19 November 2009

How patients face Bad News

Dr Rob wrote yesterday about breaking Bad News to patients.  It's a great post and well worth a read.  I suspect that for Dr Rob, as for most primary care physicians, Bad News is a fairly uncommon part of their daily life.  For ER docs, it's perhaps not an every-day expectation, but in even a moderate-acuity ER it generally is a near-daily part of the job.

I had a shift recently where I was The Raven.  I went from room to room, it seemed, dispensing Bad News.  Not the most fun shift I have had.  "You know that numbness in your hand?  Brain tumor.  Sorry."  "Hey, that vaginal bleeding? Turns out your baby died a couple of weeks ago.  Bummer." "That chest pain you had yesterday went away because you completed your infarction.  You're probably going to need a new heart now.  Just sayin'." "Wow.  Your liver's big. Did you know you had mets?"

The thing that struck me during that shift, as it has so many times before, is how differently people experience and process Bad News.  It's almost like a case-control study, since I have a fairly standard method of dropping the hammer on the poor folks who receive The Badness.  How they respond seems more dependent on the patient-specific factors than on my delivery.  For example:

Option 1: Hysterics.  Common in the young, common with less serious bad news, and also common in certain distinct social/cultural groups.  More common in the families of the afflicted than in the patients themselves.  Can present with simple weeping, but can easily escalate to high drama.  Faux seizures and violence against walls are common elements.  The most distressing thing I have recently seen was a young man harshly mistreating his girlfriend/fiance who was having a miscarriage.  We were all kinda sorry he didn't cross any bright lines so we could have called the cops on him.  Challenging to manage in the short term, but tends to blow over quickly.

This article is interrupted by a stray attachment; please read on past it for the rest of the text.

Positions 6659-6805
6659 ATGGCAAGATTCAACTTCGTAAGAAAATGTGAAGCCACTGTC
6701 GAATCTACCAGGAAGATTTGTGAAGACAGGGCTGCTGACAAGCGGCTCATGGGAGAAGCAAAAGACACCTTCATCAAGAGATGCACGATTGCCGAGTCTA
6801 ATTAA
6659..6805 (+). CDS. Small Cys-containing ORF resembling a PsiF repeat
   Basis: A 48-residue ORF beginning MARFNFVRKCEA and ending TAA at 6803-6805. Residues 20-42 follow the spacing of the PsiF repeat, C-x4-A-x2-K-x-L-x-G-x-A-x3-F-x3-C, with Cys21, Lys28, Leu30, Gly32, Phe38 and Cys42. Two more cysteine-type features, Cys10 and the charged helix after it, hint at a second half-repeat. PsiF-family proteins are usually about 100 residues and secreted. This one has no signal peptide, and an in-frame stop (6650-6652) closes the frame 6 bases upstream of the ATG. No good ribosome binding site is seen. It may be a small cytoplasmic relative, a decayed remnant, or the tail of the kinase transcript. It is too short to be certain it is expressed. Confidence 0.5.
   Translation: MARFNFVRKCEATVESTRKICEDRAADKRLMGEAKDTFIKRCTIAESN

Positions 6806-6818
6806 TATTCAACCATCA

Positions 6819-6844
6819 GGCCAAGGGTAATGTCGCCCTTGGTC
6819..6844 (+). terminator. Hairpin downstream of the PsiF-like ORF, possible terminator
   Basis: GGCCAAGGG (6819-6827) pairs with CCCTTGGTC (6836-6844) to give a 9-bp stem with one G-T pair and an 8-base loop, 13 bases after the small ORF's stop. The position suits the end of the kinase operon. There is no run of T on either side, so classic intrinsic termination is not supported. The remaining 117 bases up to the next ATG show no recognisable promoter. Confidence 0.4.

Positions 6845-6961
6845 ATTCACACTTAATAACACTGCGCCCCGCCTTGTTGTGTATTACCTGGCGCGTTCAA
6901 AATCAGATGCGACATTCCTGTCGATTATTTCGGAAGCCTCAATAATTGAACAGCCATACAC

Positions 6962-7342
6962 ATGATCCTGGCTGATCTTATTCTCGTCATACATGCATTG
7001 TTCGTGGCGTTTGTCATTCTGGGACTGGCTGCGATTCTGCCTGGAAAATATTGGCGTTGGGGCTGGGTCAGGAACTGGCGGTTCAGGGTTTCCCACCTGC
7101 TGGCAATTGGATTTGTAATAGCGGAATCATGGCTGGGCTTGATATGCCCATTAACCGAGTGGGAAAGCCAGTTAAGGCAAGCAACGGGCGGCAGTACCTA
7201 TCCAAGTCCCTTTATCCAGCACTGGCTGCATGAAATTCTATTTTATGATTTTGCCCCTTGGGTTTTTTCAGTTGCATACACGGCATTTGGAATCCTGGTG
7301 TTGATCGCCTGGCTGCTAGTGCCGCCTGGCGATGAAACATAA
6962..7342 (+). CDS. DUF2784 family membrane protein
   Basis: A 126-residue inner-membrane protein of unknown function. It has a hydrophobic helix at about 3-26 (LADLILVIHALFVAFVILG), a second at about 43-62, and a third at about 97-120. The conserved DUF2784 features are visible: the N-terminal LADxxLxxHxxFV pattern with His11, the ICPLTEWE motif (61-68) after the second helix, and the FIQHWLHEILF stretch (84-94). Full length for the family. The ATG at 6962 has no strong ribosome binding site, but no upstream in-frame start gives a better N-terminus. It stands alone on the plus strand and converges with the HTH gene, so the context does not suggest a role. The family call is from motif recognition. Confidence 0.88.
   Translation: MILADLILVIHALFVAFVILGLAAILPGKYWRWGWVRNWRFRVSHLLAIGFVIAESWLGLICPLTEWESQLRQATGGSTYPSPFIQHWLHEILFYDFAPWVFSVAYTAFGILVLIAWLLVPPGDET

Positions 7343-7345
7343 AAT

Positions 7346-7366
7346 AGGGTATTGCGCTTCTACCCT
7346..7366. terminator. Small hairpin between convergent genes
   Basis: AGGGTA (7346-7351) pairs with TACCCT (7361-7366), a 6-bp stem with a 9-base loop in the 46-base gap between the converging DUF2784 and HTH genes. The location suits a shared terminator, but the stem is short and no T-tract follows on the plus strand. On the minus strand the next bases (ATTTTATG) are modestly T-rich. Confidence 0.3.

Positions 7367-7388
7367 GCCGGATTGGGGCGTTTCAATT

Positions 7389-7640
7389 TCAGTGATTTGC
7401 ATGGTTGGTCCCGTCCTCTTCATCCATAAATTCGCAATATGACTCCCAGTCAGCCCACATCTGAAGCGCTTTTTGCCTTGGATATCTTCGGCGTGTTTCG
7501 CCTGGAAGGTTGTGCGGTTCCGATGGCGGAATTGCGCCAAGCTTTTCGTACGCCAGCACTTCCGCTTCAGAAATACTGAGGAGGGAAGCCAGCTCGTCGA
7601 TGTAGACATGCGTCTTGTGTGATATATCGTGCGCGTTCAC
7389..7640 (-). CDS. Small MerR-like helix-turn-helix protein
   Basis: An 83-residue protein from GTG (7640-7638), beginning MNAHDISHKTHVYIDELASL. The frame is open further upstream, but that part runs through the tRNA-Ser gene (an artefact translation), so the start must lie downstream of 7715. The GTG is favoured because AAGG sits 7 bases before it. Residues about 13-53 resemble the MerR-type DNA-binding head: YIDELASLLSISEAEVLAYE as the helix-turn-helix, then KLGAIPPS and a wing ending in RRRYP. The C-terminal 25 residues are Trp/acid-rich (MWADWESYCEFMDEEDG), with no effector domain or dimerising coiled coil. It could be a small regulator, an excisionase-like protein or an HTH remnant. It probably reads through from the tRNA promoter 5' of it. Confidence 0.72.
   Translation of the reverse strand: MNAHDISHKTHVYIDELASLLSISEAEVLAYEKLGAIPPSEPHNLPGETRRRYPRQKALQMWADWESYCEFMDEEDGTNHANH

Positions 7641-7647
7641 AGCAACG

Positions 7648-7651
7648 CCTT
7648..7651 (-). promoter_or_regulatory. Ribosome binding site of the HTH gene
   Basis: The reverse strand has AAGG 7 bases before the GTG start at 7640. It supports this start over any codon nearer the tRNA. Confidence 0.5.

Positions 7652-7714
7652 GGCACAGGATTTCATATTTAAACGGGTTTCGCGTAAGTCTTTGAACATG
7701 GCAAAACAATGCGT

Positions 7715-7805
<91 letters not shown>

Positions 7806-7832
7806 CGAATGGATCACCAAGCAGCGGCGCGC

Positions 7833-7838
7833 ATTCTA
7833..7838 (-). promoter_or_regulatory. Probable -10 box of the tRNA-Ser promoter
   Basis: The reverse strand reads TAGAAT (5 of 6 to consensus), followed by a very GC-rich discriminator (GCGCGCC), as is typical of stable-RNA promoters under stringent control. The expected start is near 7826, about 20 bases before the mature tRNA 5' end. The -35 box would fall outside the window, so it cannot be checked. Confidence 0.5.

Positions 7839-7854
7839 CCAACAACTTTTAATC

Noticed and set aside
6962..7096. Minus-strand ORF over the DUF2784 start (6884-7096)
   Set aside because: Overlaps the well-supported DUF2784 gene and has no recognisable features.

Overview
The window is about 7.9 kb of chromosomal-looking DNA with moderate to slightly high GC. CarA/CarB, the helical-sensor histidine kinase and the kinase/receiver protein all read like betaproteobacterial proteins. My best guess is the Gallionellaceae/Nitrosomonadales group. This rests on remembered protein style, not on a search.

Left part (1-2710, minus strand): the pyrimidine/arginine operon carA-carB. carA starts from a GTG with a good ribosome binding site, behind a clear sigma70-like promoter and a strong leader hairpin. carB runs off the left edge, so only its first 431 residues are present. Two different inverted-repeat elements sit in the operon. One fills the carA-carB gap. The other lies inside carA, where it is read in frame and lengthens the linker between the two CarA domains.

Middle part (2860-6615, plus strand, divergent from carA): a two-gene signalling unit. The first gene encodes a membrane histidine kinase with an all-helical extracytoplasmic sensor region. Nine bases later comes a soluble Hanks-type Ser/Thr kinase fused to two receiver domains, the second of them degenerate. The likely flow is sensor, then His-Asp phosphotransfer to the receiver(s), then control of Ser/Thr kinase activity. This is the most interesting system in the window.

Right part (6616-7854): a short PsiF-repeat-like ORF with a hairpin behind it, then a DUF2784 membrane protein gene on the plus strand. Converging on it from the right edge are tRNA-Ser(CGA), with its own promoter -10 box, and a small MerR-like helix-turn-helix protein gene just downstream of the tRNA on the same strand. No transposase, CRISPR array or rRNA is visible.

Option 2: Paralysis.  Perhaps the most common response.  As Dr. Rob says, "Saying words like “cancer” is like dropping a bomb; people won’t hear much else in the visit after you say that."  So true.  The unexpected "Hey, that's a tumor" on CT scan commonly results in this sort of emotional vapor lock.  It's much worse when there's no action item and when the patient doesn't feel that sick.  Typical physical findings include the fixed thousand-yard stare and monosyllabic responses to direct questions.  For me it's a non-management item, since I'm usually passing the baton to the inpatient team, but I feel bad for these folks.  I feel obligated to try to draw them out of the catalepsy, but in truth, these folks just usually need some time to process.

Option 3: Incomprehension.   A real challenge when it's genuine:
"So it'll just ... grow back again, will it?"  I've heard the equivalent of that many times.  "So they'll just cut out that liver mass then, will they?"  No, it's metastatic.  They can't cut it out.  "Right then, so after they cut it out, I'll be fine."  No, I just told you they can't cut it out.  To be fair, I suspect many cases of supposed incomprehension are just paralysis with a facade of incomprehension.  Denial, if you will.

Option 4: Fatalism.  Reminds me of an Onion story: "Faced with the prospect of a life-threatening disease, the 34-year-old husband and father of three drew a deep breath and made a firm resolution to himself: I am not going to fight this. I am a dead man. On Feb. 20, less than a month after he was first diagnosed, Kunkel died following a brief, cowardly battle with stomach cancer."  This actually seems more common with cardiac or stroke patients.  I tell someone that they are having a heart attack, and they just sort of check out and let events overwhelm them.  I recall one guy heading off the the cath lab, all of 45 years old, telling his wife, "I've had a good run."

Option 5: Stoicism.  Directly proportionate to the degree of familial hysteria, it also presents on its own.  I personally am quite comfortable with the stoics, because I think I identify with them.  A more long-term thinker might worry about their coping skills when the shit ultimately hits the fan and the stoicism runs out.  But in the short term it's a useful mechanism to defer the anxiety and grief than accompanies Bad News, and it's probably the easiest for me to manage.